Complete College America, a nonprofit, recently calculated just how pricey a few extra semesters can get: It costs $15,933 more in tuition, fees and room and board for every extra year at a public two-year college and $22,826 for every year at a public four-year college.

The authors of the report argued that colleges have added too many unnecessary degree requirements, and students are not encouraged to take a full course load, which would get them out the door faster.

“It was all over the map,” Berkman said of Cleveland State’s credit requirements. “Over the years, programs thought that more courses would bring more faculty, would bring more students. And the same way there was grade inflation, there was course inflation.”

Cleveland State took the approach of streamlining its course catalogue and offering more sections of the classes that were most in demand. Students can register for all three terms at the beginning of the academic year to make sure they get the classes they need to graduate.

Before the changes took effect a year ago, Berkman said, students would either take fewer credits because they couldn’t get into the class they needed or take a course they didn’t need in order to hold onto financial aid.

The university also capped the number of credit hours needed for a bachelor’s degree at 120 hours, rather than 120 to 144 hours.

Across the country, the average graduate accumulates 138.4 credits before earning a bachelor’s degree, when 120 is usually sufficient, the Education Department reported.

Add another 20.3 credits for the average number of courses students fail, repeat or withdraw from and those credit hours jump to 158.7 credits earned or attempted. At an estimated cost of $361 per credit, that’s a lot of extra debt.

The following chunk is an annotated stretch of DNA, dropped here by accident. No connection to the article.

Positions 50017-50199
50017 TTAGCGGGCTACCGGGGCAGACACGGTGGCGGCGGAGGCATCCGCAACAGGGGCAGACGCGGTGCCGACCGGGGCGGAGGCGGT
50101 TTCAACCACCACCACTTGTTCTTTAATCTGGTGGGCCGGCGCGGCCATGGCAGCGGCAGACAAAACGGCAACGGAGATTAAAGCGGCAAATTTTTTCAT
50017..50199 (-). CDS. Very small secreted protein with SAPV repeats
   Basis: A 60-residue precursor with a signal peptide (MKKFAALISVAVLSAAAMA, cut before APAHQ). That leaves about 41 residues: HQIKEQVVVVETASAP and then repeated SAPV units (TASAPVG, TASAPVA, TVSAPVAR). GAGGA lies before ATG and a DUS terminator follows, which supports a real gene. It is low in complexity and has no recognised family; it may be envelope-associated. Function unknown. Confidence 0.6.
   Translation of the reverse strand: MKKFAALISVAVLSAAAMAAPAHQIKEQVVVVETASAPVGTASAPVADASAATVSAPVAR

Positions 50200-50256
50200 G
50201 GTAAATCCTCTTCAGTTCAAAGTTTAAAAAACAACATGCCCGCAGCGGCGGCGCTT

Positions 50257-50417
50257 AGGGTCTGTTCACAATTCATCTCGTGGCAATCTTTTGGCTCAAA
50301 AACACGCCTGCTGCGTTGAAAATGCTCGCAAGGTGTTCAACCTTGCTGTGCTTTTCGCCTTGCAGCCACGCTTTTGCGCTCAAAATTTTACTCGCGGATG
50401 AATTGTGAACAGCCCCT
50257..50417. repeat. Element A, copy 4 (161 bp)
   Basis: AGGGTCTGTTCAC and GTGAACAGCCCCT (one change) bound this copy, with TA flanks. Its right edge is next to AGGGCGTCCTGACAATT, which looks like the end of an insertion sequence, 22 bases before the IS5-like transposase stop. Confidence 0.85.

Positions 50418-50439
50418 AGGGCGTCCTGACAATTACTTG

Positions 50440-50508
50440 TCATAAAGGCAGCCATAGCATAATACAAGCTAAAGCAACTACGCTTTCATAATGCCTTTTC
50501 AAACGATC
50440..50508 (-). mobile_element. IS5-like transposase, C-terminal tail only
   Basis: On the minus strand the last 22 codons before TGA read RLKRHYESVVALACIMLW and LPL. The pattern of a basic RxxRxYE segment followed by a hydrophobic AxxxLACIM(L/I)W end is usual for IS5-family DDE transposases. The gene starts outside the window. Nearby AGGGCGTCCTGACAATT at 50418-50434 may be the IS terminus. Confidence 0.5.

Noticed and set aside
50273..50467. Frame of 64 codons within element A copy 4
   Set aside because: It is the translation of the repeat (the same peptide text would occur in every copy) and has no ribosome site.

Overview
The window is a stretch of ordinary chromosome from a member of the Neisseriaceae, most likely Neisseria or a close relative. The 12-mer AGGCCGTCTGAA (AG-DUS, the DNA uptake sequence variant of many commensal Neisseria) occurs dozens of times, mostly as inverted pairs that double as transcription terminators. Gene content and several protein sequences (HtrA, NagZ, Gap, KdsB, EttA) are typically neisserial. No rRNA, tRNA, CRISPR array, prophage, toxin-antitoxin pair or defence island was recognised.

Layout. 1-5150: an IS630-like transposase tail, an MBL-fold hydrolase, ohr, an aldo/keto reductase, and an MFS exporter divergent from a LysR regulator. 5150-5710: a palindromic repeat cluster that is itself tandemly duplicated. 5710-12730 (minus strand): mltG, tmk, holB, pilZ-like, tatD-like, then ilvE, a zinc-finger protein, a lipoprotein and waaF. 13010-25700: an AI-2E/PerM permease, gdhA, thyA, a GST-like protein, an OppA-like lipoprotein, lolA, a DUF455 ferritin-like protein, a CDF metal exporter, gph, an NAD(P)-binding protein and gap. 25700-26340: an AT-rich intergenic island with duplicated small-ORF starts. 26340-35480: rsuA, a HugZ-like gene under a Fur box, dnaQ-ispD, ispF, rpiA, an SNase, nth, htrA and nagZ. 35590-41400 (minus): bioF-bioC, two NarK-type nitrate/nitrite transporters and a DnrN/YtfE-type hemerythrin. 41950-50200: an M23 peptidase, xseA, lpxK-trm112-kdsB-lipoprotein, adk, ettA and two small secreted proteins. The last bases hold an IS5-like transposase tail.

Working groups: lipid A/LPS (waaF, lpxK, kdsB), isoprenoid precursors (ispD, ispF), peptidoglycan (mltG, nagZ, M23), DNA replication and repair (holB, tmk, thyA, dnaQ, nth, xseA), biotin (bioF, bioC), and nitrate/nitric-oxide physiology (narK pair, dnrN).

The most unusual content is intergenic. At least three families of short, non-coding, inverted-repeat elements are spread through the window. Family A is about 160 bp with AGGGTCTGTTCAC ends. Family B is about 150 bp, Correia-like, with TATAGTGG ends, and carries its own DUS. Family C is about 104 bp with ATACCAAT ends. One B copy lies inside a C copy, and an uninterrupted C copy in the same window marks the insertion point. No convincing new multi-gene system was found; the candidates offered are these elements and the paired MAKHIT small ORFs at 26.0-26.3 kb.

Carrying a full course load, however, may not work for students juggling school, work and family, not to mention those who simply can’t afford it. And those are exactly the hurdles that Cleveland State officials recognize, Berkman said.

The school has the highest percentage of students who are eligible for Pell Grants, a form of federal aid that goes to the neediest kids, within Ohio’s public university system. About half of its students are the first in their family to go to college — and they often have to work and take courses.

“We have a population that has significant financial challenges,” Berkman said. “And they need a lot of support.”

To track students’ progress, Cleveland State began using software to alert counselors to who was struggling in class and to map out what courses students need at various points to obtain a degree.

The strategy is similar to one employed at Georgia State University, which has gained national attention for its efforts to increase graduation rates. Two years ago, the school created a system using predictive analytics to flag students in danger of falling behind or dropping out.